denying evidentiary objections as moot when resolving the objections was not necessary to the motion at handSummary of this case from Tellez v. Madrigal
Civil Action No. 3:10–CV–169–L.
Yona Rozen, Edith Koke Thomas, Gillespie Rozen & Watsky PC, Dallas, TX, for Plaintiff. Alicia Sienne Voltmer, Eva W. Turner, Ogletree Deakins Nash Smoak & Stewart, Dallas, TX, for Defendant.
Yona Rozen, Edith Koke Thomas, Gillespie Rozen & Watsky PC, Dallas, TX, for Plaintiff.Alicia Sienne Voltmer, Eva W. Turner, Ogletree Deakins Nash Smoak & Stewart, Dallas, TX, for Defendant.
MEMORANDUM OPINION AND ORDER
SAM A. LINDSAY, District Judge.
Before the court is Defendant's Motion for Summary Judgment (Doc. 26), filed March 18, 2011; and Defendant's Objections and Motion to Strike Portions of Declaration of Rachel B. Hobbs (Doc. 40), filed May 26, 2011. After carefully reviewing the motions, briefing, appendices, evidence, record, and applicable law, the court grants Defendant's Motion for Summary Judgment and dismisses with prejudice Plaintiff's claims for breach of contract, quantum meruit, promissory estoppel, and violations of Title VII, the Texas Commission on Human Rights Act (“TCHRA”), and the Family Medical Leave Act (“FMLA”). Defendant's Objections and Motion to Strike Portions of Declaration of Rachel B. Hobbs are overruled and denied as moot.
I. Factual and Procedural Background
Plaintiff Rachel B. Hobbs (“Hobbs” or “Plaintiff”) filed this action on January 28, 2010, against her former employer Ketera Technologies, Inc. (“Ketera” or “Defendant”) for sex and pregnancy discrimination under Title VII, 42 U.S.C. § 2000e et seq. and the TCHRA; interference and retaliation under the FMLA; breach of contract; quantum meruit; and promissory estoppel. Hobbs seeks damages for lost wages, unpaid commissions, punitive damages, attorney's fees, and other costs.
The court notes that the first page of Plaintiff's First Amended Complaint lists Hobbs's claims and includes a claim for unjust enrichment; however, the body of the Complaint does not address her unjust enrichment claim, and no factual allegations are made in support of the claim. The court therefore concludes that Plaintiff does not intend to pursue a claim for unjust enrichment. Ketera also asserts in its summary judgment motion that Hobbs “voluntarily dismissed her Texas Labor Code claim based on the transfer to the Channel Sales position because it was barred by limitations.” Def.'s Mot. 11. Hobbs most recent pleading, however, that was filed after Ketera filed its Motion for Summary Judgment, includes a claim for sex discrimination under the TCHRA. As herein explained, the court addresses Hobbs's discrimination claim under the TCHRA in conjunction with her discrimination claim under Title VII, since the standard applicable to both is the same.
Ketera is a small software company located in Silicon Valley, California. According to Hobbs's First Amended Complaint (the “Complaint”), she was employed by Ketera or its predecessor from approximately April 2, 2007, to March 3, 2009, and worked remotely from her home in Texas. Hobbs started in an “enterprise” or “direct sales” position as a director of enterprise sales at a base salary of $120,000 annually. Compl. 2, ¶ 9. In addition to a base salary, Hobbs was eligible for commissions and incentive compensation, otherwise referred to as quota achievement bonuses for each quarter in which quotas were met. Payment of commissions and incentive compensation was contingent on Ketera being able to collect from its customers for sales made. To be eligible for commissions, Hobbs also had to be employed by Ketera when payments were received from customers. These and other terms, including Ketera's reservation of the right to adjust or withhold compensation if circumstances in Hobbs's conduct or territory warranted it, were included in a 2007 compensation plan signed by Hobbs.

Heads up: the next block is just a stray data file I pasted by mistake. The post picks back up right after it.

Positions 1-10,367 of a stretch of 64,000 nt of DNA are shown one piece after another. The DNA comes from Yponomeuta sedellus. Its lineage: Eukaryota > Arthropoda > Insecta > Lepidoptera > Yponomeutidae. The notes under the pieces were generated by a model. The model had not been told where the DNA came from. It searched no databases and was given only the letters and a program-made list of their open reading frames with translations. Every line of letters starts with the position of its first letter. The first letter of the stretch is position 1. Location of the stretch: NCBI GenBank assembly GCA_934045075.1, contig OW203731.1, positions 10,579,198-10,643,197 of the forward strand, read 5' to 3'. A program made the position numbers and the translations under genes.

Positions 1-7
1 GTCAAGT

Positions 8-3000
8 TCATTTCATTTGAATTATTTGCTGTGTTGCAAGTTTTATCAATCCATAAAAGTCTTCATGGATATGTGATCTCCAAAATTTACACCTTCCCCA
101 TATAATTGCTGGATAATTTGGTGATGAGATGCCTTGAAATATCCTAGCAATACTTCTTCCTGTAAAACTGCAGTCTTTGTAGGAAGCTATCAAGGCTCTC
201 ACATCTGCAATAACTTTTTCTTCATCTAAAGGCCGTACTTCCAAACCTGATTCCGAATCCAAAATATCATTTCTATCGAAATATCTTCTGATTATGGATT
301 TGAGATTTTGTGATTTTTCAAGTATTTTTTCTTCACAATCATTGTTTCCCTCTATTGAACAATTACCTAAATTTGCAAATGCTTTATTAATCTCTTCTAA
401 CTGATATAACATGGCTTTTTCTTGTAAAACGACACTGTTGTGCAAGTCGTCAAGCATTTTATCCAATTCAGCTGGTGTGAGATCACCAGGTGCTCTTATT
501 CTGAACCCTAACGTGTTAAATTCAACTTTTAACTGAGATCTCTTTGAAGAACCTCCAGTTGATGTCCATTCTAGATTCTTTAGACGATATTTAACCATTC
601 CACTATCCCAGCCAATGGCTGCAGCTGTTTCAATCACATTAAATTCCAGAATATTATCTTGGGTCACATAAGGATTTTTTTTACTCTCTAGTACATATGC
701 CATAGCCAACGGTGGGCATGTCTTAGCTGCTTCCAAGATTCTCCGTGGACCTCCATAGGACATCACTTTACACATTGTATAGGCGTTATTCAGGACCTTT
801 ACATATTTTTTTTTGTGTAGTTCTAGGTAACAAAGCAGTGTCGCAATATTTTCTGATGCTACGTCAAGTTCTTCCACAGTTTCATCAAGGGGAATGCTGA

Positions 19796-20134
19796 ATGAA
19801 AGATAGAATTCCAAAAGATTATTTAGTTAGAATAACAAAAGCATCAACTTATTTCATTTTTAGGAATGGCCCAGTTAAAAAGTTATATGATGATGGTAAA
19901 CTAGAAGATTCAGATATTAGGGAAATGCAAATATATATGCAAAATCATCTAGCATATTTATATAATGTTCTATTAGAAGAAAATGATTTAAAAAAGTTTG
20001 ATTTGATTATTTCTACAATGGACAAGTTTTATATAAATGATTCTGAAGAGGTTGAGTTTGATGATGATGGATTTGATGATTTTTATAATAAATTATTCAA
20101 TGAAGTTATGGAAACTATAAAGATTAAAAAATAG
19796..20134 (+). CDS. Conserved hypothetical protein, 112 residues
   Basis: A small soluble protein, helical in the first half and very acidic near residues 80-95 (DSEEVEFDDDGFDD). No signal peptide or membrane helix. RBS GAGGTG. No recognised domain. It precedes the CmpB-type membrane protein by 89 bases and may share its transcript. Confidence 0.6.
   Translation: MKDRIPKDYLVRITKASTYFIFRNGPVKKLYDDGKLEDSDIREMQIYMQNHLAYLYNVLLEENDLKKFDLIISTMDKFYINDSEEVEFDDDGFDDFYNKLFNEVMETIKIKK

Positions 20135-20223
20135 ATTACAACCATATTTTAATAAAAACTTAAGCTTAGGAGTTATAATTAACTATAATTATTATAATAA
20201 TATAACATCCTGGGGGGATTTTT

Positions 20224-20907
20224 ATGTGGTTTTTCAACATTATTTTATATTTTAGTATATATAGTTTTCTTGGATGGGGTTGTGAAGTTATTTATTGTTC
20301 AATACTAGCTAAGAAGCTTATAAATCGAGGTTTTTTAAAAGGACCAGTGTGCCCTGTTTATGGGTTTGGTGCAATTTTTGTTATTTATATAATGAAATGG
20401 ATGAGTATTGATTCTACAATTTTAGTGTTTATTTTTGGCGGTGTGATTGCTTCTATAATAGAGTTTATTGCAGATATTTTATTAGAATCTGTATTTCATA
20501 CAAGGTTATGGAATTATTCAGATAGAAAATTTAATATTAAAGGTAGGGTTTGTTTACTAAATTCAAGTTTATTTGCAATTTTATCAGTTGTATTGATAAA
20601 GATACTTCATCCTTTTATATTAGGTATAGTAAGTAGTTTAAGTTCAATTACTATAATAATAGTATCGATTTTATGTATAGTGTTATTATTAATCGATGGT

Hobbs's 2007 compensation plan set her quarterly sales quotas in 2007 for the second, third, and fourth quarters at $300,000, $540,000, and $610,000, respectively, making Hobbs's total 2007 annual quota $1,450,000. Hobbs's quotas for 2007 were prorated to account for her March 2007, start date with Ketera.
Hobbs's direct sales compensation plan for 2008 was substantially the same as that for 2007 except that Hobbs was required to meet a quarterly quota of $450,000 in sales. It is undisputed that Hobbs did not meet any of her quotas from April 2007 to the second quarter of 2008 while working as an enterprise or direct salesperson. According to a record produced by Ketera and relied on by Hobbs, the following percentages of sales quotas were achieved by Hobbs from 2007 to 2008 while she was employed as an enterprise or direct salesperson:
+---------------------------------+ ¦Quarter¦% Quota Achieved ¦ +-------+-------------------------¦ ¦Q2 2007¦39% ¦ +-------+-------------------------¦ ¦Q3 2007¦21% ¦ +-------+-------------------------¦ ¦Q4 2007¦16% ¦ +-------+-------------------------¦ ¦Q1 2008¦27% ¦ +-------+-------------------------¦ ¦Q2 2008¦0% ¦ +---------------------------------+
Pl.'s Resp.App. 15. This and another record reflect that only sales for new accounts were considered in calculating quarterly percentages of quotas achieved by Hobbs while she was in direct sales. See id.; Pl.'s Resp.App. 12. Credit was not given for “renewal” or “up sell” sales. Id.